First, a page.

I also own (as previously mentioned) an Ericsson 40 MB SCSI hard drive and a Kensington System Saver, so these will be mentioned here and there as well. The System Saver basically is just a glorified fan to place on one of the top vents and a way to have the power button in the front– I always hated reaching to the back of any Mac to turn it on, anyway; bad designing on Apple’s part, in my opinion. The hard drive is 10 x 11 inches and was designed to be a perfect base for the Plus to snugly sit upon.

The Kensington System Saver Mac with its more sensible power button and sole cooling fan

The rear of the Macintosh Plus; you can see all of the perepheral inputs and outputs, and there's even one for the modem; under the Plus is the hard drive with its SCSI ports

System Software 6

I had always thought that System 6 was a very friendly system for its time, and I maintain that even today. I vaguely remember OS 8 and 9 that we had on varied versions of Macs at one of my old public schools, and I always remember them having trouble with the software performing tasks that we students were all supposed to do on assignment. I also remember them overheating perpetually (especially those blueberry Macs). For some reason, the familiar black and white schematic, the smiling Mac at startup, the simple interface, and the system’s ability to do whatever I wanted it to do without trouble (at least with the software that we owned) caused me to love the Plus and hate the Macs of the 90s.

Sentiments aside, the Plus could handle any Macintosh system from 3.2 to 7.5.5 (Wikipedia says it could operate back to 1.1, but I’m really unsure of that fact), but System 6 was the standard during most of the Plus’ lifetime of being sold. System 6 was released about a year after the Plus and discontinued in April of 1991, only six months after the Plus was.

System 6 originally was very buggy with its initial release, and thus 6.0.1 fixed 66 bugs by September of 1988. 6.0.2 was released shortly afterward to fix a screen font spacing bug. System 6.0.2 was the currently installed system on the Plus used for this review. 6.0.8L was the final release before the acclaimed System 7.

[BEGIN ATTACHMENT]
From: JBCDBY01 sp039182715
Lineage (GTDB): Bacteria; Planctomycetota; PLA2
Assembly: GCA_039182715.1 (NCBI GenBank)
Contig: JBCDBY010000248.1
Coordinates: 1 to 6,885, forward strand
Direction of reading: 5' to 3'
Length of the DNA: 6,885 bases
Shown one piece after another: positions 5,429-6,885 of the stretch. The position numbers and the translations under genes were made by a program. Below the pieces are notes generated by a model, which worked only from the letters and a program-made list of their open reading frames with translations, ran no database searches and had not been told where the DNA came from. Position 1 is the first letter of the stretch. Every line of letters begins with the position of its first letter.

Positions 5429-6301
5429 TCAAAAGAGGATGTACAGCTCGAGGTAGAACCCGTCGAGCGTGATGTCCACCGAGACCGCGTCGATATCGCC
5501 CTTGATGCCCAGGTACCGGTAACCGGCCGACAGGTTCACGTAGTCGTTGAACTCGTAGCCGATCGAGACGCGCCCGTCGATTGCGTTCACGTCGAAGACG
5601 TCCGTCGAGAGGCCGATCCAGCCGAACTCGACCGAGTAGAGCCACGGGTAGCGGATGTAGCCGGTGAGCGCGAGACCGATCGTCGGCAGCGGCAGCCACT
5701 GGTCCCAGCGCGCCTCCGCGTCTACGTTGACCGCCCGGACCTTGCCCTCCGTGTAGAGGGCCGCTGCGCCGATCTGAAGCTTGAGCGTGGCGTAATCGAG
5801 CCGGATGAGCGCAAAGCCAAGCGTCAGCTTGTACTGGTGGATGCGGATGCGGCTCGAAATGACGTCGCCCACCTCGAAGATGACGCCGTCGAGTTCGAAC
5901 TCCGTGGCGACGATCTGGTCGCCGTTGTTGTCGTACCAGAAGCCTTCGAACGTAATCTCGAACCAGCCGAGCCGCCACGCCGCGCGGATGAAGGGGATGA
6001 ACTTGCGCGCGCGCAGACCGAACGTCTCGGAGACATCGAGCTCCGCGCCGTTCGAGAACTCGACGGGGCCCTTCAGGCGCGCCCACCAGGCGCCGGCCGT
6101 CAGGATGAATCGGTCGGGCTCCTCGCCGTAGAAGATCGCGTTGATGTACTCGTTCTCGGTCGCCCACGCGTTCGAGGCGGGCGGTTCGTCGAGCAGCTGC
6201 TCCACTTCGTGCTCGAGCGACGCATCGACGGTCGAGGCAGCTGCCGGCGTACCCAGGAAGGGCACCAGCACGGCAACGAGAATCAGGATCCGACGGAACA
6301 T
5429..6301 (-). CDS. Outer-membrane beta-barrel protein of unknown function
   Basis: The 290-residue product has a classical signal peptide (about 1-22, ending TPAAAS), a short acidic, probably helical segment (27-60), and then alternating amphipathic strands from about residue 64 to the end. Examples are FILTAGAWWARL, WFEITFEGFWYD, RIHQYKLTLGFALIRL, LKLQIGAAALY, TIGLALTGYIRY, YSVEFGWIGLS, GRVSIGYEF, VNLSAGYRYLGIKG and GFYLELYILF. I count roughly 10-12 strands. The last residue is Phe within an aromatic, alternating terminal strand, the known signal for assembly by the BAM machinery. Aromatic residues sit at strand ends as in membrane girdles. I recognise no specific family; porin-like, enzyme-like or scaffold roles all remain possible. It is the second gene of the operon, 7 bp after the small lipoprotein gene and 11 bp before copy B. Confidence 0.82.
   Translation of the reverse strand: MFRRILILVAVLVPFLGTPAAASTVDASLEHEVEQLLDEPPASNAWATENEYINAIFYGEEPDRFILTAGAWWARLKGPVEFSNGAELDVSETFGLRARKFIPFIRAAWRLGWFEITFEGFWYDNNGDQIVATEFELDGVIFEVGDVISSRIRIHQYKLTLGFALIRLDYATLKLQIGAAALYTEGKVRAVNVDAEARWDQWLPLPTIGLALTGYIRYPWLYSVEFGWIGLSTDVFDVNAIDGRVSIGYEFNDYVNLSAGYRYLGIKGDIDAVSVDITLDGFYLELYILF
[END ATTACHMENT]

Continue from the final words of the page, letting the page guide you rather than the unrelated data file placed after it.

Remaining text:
The system was small enough to fit on an 800k floppy disk but still supported color (for later color Macs), widely-used multitasking software known as the Multifinder (imagine multitasking actually being a feature to brag about), two gigabyte hard drives, and more. Despite its capabilities, it was still a rather simple system both in looks and in technicalities. Some of its limitations, for example, were that only up to 65,536 files could be on those 2 GB drives, there was no such thing as virtual memory, the trash always emptied when the Finder ended (essentially every time the computer shut down), there was very little customization, and only fifteen Desk Accessories (little useful apps such as a calculator, scrapbook, and even the control panel) could be installed at one time. These would all eventually be remedied in System 7 and OS 8.

In my experience, System 6 coupled with the Macintosh Plus could tackle some pretty useful and entertaining applications. I’ve already gone over the myriad of games I liked to play as well as Microsoft Word; it also ran Excel, Personal Ancestral File, MacDraw II, varied other types of programs. It obviously doesn’t compare in productivity with today’s application offering for even mobile devices, but it was viable enough at least for some people to last the ages; the person I bought this Mac from (my original Plus’ screen died in 2004) was selling it for his mother who had used it from when they bought it until 2009.


Even though it was an almost-dead project by the time I even realized we had the original version installed on our Plus, I began tinkering with HyperCard in the early 2000’s and designed dozens of practice-stacks, most of which were either pure button/text or were simple “fortune telling” stacks. I did end up designing one game that I was somewhat proud of: “Dastroid” (taking after only the name of “Arkanoid) was a simple game in which you used certian weapons ranging from a pea-shooter to a shotgun to take your opponent’s HP down and kill him before he killed you. It even had the ability for human/computer and two-player games.

I was also in the middle of designing “Smellytubby Shootout,” a HyperCard game in which the user chose a Smellytubby character and traversed about Tubbyland, destroying monsters deployed by the Evil Black Smellytubby and his master, Babysun, when the screen on my original plus died in 2004.